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How thermal imaging cameras can play a key role in slowing the spread of corona viruses

In response to the coronavirus pandemic, the world has rapidly deployed infrared thermal cameras (also known as infrared radiometers) to measure people’s temperature, and technology has become big business.

Since the pandemic started, thermal imaging cameras have been used in areas with high pedestrian traffic such as airports, shopping centers, nursing homes, factories, office buildings, schools and even hairdressers. This raises questions about their safety and accuracy.

And although the accuracy of these devices depends on how they are used, we can safely say that the technology is harmless to people and is completely safe.

How do thermal imaging cameras work?

Infrared thermal cameras measure the energy radiated from an object surface, such as human skin, without having to touch this surface. Different temperatures are shown in a thermogram as different colors, which can change color at the threshold for fever (38 ° C), for example.

This idea dates back to 1

800 when William Herschel, the royal astronomer who was already famous for discovering the planet Uranus, first described the existence of infrared radiation. He let sunlight run through a glass prism and measured the temperature of each rainbow color with different thermometers. He noticed a higher temperature in a dark area and called it “radiant heat”: We now call this infrared radiation.

Early thermal imaging cameras became available around 1959 and were initially used to measure the increased heat over arthritic hips. Other medical uses have been the Raynaud phenomenon (which affects blood flow), diabetes symptoms and melanoma. However, screening for fever is the most common clinical application today.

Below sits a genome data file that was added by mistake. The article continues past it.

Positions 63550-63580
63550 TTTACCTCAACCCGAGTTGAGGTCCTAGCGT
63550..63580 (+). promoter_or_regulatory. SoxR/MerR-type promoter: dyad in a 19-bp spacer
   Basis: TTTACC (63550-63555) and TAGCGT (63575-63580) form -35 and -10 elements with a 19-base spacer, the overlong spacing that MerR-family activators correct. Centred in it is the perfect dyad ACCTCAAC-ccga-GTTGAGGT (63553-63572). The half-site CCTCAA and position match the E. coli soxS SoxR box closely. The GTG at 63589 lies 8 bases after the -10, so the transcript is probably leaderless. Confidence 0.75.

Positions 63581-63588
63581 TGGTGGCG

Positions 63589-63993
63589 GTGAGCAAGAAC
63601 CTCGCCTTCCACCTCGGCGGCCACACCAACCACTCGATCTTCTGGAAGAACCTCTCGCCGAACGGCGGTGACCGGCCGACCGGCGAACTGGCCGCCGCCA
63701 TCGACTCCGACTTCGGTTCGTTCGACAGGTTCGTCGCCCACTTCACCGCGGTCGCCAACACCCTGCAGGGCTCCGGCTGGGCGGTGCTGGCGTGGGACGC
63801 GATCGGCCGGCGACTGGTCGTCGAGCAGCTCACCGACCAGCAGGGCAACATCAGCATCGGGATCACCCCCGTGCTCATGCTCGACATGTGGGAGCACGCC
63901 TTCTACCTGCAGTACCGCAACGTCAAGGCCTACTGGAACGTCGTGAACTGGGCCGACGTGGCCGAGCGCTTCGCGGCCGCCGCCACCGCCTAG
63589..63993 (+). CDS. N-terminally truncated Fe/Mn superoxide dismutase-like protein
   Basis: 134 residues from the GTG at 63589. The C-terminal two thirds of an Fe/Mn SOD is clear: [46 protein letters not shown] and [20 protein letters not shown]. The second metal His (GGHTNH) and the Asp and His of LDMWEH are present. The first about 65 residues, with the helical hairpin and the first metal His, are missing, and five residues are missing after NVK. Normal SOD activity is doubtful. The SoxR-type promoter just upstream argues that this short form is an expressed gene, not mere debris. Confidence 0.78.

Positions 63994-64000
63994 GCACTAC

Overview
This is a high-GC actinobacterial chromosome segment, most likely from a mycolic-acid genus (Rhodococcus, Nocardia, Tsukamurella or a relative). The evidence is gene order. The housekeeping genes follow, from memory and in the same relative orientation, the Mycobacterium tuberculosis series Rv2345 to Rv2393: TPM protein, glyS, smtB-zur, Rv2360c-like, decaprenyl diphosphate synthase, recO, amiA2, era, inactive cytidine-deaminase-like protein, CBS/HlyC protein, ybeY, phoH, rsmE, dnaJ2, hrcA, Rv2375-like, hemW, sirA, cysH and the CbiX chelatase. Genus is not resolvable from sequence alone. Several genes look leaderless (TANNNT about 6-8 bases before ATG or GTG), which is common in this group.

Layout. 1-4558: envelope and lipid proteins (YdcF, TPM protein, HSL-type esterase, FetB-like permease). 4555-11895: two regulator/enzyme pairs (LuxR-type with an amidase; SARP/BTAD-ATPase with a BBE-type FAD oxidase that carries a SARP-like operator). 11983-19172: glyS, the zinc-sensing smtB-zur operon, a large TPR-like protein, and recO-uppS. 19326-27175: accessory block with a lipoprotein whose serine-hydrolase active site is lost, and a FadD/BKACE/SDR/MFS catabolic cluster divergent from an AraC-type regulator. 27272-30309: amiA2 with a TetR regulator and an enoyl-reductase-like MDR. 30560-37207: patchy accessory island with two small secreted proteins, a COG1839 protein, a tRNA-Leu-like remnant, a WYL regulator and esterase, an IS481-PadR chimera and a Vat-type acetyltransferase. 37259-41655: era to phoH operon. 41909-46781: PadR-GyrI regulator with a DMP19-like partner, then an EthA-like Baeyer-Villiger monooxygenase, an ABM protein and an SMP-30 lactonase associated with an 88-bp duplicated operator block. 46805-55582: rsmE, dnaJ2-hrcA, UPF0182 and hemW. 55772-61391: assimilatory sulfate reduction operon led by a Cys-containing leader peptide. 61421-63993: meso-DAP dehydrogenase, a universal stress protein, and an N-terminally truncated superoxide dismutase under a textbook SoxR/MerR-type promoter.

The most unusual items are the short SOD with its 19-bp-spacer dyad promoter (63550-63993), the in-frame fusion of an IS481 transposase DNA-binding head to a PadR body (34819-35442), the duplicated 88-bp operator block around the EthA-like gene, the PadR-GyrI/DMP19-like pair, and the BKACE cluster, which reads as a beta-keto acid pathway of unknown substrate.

In the past, fever was diagnosed with mercury thermometers, which for safety reasons were replaced by infrared devices that measure the temperature of the eardrum. However, these require close contact with the person, which is not ideal for screening for potential cases of coronavirus.

Today’s infrared cameras are extremely reliable, easy to use with very few moving parts, but to be precise, it is important that the user targets the correct area of ​​the face. The forehead was the target area in the 2009 swine flu pandemic, which led to misleading results.

The latest update of the thermographs from the International Organization for Standardization confirms that the region with the most stable results is near the inner canthi (tear duct) because it is located directly above a main artery. If this range is one or more degrees higher than the baseline average (37 ℃), there is a high probability that the person has a fever, which should then be checked in the usual way with a conventional infrared eardrum thermometer.

In the illustration below we see the difference between the appearance of a child without a fever (left) on a thermal imager and a child with a fever (right) when the camera is directed towards the tear ducts.

Two thermal images: one of a child without a fever and one of a child with a fever.